The Cottage Sexual Assault & Children's Advocacy Center sees roughly 300 cases of abuse per year, with clients as young as 3-years-old to adult survivors. The primary services they offer are crisis counseling, therapy, support and trauma assessment, all free of cost to the victims and their families. But there was a time when this organization almost had to close its doors.
Following some financial troubles in 2007, The Cottage has undergone some major changes that contributed towards its success today. Much of this achievement goes back to the efforts of Executive Director Sally Sheppard, who had a big hand in turning the non-profit around in order to continue serving the children and adults in Athens.
“My main responsibilities are making sure that we continue to get the type of funding we need to be able to pay my staff, make sure they are adequately trained, and therefore be able to serve our clients as best we can,” Sheppard said.
Sheppard graduated from Appalachian State University, and then went to graduate school at the University of Georgia, specializing in social work. During these years, she interned for the Athens District Attorney’s office, where she realized her passions lied with being a part of the trials for victims of child abuse.
“I helped get the children and families ready for court and make sure they had access to therapy,” Sheppard said. “But I was really inspired by the expert witnesses, because they get to be the one to act for the child and professionally tell their story.”
After finishing graduate school and interning for both the Department of Family and Child Services and the Department of Juvenile Justice, Sheppard found her calling with non-profit work, but it wouldn’t be until 2007 that she began her work with revamping The Cottage.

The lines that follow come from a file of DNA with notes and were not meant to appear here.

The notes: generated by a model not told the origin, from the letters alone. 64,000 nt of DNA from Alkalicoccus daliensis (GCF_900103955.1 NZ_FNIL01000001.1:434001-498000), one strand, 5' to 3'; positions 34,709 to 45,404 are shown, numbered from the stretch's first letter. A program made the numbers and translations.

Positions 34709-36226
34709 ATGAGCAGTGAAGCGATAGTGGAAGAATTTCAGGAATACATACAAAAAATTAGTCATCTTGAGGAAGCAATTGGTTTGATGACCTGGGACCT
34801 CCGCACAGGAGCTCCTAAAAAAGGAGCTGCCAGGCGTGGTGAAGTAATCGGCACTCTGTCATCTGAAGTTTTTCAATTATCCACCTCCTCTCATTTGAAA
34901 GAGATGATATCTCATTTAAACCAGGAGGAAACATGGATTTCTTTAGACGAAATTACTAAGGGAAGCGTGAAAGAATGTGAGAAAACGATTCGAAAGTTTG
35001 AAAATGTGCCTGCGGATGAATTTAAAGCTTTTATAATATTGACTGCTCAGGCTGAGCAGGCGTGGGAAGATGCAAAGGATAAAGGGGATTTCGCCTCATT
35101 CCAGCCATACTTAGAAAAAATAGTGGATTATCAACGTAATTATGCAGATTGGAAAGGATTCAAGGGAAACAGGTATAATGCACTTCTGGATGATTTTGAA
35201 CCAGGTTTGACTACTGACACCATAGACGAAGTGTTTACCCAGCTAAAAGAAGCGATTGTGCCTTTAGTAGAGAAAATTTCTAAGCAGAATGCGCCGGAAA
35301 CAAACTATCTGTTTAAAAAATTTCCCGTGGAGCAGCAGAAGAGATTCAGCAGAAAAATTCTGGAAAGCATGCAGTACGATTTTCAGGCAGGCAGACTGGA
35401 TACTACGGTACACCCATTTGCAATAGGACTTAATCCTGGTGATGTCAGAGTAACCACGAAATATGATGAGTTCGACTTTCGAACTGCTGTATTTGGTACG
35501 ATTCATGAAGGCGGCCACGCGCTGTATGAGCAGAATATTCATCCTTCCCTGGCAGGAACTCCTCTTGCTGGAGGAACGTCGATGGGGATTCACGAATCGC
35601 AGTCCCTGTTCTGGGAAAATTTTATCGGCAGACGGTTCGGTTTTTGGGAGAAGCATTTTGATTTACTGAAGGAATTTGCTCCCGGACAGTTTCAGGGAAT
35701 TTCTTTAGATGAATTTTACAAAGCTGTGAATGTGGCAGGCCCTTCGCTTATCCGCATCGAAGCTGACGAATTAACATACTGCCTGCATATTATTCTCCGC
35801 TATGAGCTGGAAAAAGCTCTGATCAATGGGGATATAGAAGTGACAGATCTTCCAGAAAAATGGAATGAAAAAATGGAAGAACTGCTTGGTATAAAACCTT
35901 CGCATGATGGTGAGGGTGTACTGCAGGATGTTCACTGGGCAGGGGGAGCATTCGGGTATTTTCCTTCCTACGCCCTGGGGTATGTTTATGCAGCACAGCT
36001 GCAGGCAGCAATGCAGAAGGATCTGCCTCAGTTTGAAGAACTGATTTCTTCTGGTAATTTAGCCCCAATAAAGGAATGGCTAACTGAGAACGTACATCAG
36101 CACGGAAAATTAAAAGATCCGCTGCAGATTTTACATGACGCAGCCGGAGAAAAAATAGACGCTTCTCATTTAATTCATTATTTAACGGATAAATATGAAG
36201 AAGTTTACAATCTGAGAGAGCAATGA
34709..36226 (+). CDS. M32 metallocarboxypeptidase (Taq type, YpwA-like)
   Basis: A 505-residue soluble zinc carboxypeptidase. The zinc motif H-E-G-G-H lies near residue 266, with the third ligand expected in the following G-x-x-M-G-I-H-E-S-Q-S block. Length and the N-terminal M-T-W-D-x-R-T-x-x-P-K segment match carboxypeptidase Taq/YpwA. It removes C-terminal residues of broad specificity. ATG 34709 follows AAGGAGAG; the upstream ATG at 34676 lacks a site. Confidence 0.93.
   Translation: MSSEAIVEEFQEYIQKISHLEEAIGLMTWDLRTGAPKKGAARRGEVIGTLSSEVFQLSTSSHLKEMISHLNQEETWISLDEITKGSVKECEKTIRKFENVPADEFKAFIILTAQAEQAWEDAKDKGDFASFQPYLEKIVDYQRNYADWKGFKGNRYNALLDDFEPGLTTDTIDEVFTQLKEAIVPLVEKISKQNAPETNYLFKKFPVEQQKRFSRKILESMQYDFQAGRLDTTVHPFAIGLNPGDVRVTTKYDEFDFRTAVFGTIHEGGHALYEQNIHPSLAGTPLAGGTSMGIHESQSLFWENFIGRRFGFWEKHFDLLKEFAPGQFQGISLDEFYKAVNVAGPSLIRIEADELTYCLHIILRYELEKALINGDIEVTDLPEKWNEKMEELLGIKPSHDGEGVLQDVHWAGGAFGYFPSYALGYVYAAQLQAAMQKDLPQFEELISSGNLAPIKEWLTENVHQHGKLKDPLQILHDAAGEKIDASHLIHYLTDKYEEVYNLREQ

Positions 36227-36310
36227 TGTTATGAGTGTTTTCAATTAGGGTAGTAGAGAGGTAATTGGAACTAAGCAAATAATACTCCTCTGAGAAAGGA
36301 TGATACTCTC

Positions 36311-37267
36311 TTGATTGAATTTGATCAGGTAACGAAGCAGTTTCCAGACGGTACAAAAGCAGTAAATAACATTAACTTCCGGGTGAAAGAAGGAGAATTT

“I am blown away at how much she has done for The Cottage, since she came on board in 2007,” said Mary Dulong, intern at The Cottage. “From what I’ve been told, the first thing on her itinerary was to get the lights turned on, and from there the organization just started to flourish. Currently, her efforts have pushed The Cottage to what it is today; being considered one of the leading Sexual Assault and Child Advocacy Centers in Georgia.”
Today, in addition to fundraising and budgeting, Sheppard serves as the front woman for spreading the word about their cause. According to Dulong, she handles a majority of the speaking events about the work being done to aid victims of assault.
“She has this incredibly ability to speak to people about The Cottage, its mission, and the impact sexual assault, physical abuse, and domestic violence has on children and families,” Dulong said.
In addition to speaking publically about their mission, Sheppard spends a good bit of time maintaining close relationships with the community she serves.
“Sally really nurtures her relationships with the community, board members, UGA, interns, staff, etc.,” said intern Jennifer Lee. “I think overall, her relationships with those community members as well as with the staff and board members, has an incredibly positive impact on how well The Cottage runs.”
This type of work isn’t for the weak of heart, however. The emotional component to dealing with children and adults who have seen the unthinkable can be taxing on even the most experienced counselor or interviewer.
“It’ll make you crazy listening to kids talk about being sexually abused so much,” Sheppard said. “I think to be able to do that job you have to have a tough skin. You love children and you don’t want them to be hurt, but also [you want] to help someone be accountable or help [the victims] get to a place where they can get help.”
According to Sheppard, a huge part of being able to advocate for these types of victims is continuously checking on and taking care of yourself.
“You have to be aware of when things are really bothering you,” Sheppard said. “Good self care is so important.”
This mantra has been passed down to others at The Cottage, who look to Sheppard as an example of how to balance the stresses of an emotionally demanding line of work.
“She has helped me see that you need to make time for self-care regardless of how many things you have going on in your day,” Dulong said. “She helps remind me that in order to best serve our clients; we need to be able to take care of ourselves as well.”
Sheppard is an integral part of The Cottage, both in administrative roles and in setting a good example for her coworkers to lead peaceful lives amongst the stress in their line of work. The past few years have been challenging for The Cottage, but thanks to Sheppard it has many years to come to support and defend victims of abuse.
“Sally is a huge inspiration to me,” said Lee. “I was incredibly thrilled to have the opportunity to work alongside her at The Cottage and have enjoyed my experience thus far.”